Resistance and susceptibility of milkweed: competition, root herbivory, and plant genetic variation
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Agrawal, Anurag A.
Beetles in the genus Tetraopes share a long evolutionary history with milkweeds (Asclepias spp.), feeding on roots as larvae and leaves as adults. Despite their extreme specialization on milkweed, Tetraopes require drying grass stems as oviposition sites, even though they do not consume grass. The natural history of the interaction suggests that herbivory may be likely only when milkweeds are in close proximity to grasses. Theory also predicts that two stresses on plants, competition and herbivory, may have non?additive negative impacts on correlates of fitness. In field experiments conducted over two years, I followed the consequences of grass competition and beetle attack for herbivory, growth, and reproduction of milkweed, and reciprocal effects of milkweed on grass in common gardens. To assess the effect of milkweed traits on beetles, I conducted a quantitative genetic experiment using full?sibling families of milkweed and measured the effects of putative resistance traits on the abundance of Tetraopes adults. Milkweeds growing next to grass were initially unaffected in growth but suffered 10% greater leaf herbivory by adult Tetraopes than did milkweeds growing alone. This effect was caused by direct attraction of beetles to grass, not by a competitive modification of milkweed's phenotype. In late summer of the first growing season, when Tetraopes naturally oviposits, I experimentally added larvae to milkweed roots with and without grass competition. Within a month, I detected an interaction between competition and herbivory: neither had an individual impact, but jointly they reduced milkweed growth. In spring of the second growing season, when Tetraopes had completed development, I again found strong evidence for a non?additive effect of competition and herbivory together, severely reducing plant growth compared to their individual effects. Root herbivory induced a plant response that reduced the abundance of leaf?mining flies by 40%, but only for milkweeds with grass competition. Neither competition nor herbivory affected the production of defensive latex, cardenolides, or carbon, but they interacted to affect leaf nitrogen content. Thus, although trait?mediated indirect interactions were implicated in the effect of competition and root herbivory on leaf miner abundance, I did not uncover the mechanism. In the final harvest, beetle herbivory reduced reproductive characters (fruit production, fruit mass, aboveground biomass) by 20– 30%, whereas competition had negligible effects. The net interaction effect for grass was competitive, with a 23% reduction in grass biomass caused by milkweed in the absence of herbivory. However, the presence of beetle herbivory on milkweed roots completely alleviated the competitive effect of milkweed on grass. Thus, the associational effect of grass on milkweed resulted in milkweed suffering the non?additive effects of competition and herbivory, whereas grass enjoyed competitive release by facilitating its neighbor's herbivore. Many traits of milkweed (e.g., growth, reproduction, and several resistance traits) showed variation among 23 full?sibling families, indicating that competitive ability and resistance may be subject to natural selection. A multiple regression analysis on family means revealed that leaf trichome density and nitrogen content were negatively genetically correlated with abundance of Tetraopes adults, but probability of flowering and plant height were positively associated. Leaf miners were most strongly negatively affected by latex and trichomes. Thus, complex interactions among competition, root herbivory, and plant genetic variation affect the herbivore and plant community and may result in diffuse coevolution between milkweed and its herbivores. I present a general model that predicts the conditions in which plant–plant interactions result in net competition or facilitation.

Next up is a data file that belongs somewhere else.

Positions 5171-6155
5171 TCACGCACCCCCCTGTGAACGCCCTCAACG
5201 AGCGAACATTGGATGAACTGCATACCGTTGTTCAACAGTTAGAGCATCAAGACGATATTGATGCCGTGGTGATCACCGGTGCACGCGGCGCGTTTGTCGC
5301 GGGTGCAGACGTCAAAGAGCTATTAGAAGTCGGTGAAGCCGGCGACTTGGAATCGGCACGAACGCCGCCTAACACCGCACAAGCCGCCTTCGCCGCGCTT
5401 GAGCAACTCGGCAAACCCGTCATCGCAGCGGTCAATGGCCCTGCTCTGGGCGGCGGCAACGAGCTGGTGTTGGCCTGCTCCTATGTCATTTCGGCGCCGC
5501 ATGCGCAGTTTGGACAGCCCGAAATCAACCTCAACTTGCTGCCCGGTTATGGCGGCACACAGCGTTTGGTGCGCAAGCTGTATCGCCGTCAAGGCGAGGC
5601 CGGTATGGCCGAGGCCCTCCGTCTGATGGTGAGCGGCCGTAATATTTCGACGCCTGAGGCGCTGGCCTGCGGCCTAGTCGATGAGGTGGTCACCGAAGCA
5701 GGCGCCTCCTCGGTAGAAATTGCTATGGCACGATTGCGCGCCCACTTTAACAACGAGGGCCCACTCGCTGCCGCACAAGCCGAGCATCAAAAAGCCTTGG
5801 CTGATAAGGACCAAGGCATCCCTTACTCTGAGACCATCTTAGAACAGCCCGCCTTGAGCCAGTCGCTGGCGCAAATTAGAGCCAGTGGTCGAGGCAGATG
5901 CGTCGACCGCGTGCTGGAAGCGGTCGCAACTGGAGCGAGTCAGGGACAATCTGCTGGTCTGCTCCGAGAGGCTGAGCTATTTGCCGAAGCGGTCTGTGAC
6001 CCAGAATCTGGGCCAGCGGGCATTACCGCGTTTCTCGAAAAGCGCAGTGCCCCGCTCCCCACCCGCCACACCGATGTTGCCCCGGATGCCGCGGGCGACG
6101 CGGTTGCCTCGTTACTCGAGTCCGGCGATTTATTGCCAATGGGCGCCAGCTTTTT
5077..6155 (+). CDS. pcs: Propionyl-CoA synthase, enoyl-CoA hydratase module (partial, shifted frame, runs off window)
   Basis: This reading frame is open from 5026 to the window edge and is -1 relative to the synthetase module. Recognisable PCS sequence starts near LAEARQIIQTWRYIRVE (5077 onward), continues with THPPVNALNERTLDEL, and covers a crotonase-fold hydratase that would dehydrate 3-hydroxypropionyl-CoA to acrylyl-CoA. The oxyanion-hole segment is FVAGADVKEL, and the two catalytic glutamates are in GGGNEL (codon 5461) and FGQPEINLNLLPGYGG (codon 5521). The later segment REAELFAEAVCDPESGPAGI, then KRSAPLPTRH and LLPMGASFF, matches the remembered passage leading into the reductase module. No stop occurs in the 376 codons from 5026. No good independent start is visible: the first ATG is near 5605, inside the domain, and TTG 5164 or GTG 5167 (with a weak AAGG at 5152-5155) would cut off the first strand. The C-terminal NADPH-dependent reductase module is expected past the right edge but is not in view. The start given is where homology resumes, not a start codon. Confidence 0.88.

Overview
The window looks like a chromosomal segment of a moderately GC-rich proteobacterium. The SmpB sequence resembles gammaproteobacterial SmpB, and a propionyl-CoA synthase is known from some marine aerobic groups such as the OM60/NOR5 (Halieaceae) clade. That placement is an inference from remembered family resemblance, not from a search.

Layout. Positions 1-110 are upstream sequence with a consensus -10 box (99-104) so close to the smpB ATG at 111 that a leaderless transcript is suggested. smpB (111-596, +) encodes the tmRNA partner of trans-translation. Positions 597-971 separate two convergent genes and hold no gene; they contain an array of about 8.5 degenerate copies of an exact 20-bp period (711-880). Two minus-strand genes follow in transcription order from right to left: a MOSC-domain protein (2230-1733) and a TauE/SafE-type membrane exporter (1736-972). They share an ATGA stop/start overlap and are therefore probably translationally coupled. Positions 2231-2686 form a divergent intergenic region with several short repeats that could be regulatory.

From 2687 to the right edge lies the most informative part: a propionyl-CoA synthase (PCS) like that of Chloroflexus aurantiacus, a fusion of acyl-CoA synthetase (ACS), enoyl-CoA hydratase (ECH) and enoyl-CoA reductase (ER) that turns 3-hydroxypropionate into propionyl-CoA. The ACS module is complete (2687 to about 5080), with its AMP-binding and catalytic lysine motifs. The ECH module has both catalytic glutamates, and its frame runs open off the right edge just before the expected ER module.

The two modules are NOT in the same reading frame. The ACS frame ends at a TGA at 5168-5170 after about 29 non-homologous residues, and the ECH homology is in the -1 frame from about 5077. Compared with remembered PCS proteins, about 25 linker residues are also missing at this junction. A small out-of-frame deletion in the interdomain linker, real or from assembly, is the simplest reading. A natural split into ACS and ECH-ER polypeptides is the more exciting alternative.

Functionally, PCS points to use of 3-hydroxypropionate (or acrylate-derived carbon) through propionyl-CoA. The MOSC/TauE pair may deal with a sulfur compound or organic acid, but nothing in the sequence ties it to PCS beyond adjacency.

My research and laboratory are supported by the Natural Sciences and Engineering Research Council of Canada, Koffler Scientific Reserve at Jokers Hill, Canadian Foundation for Innovation, and a Premier’s Research Excellence Award from the government of Ontario.
Ecological Society of America
Asclepias syriaca; associational susceptibility; cardenolides; competitive release; diffuse coevolution; induced plant resistance; latex; leaf miner Liriomyza asclepiadis; plant-insect interactions; Tetraopes tetraophthalmus; trait-mediated indirect effect; trichomes
Agrawal, A. A. (2004). RESISTANCE AND SUSCEPTIBILITY OF MILKWEED: COMPETITION, ROOT HERBIVORY, AND PLANT GENETIC VARIATION. Ecology, 85(8), 2118–2133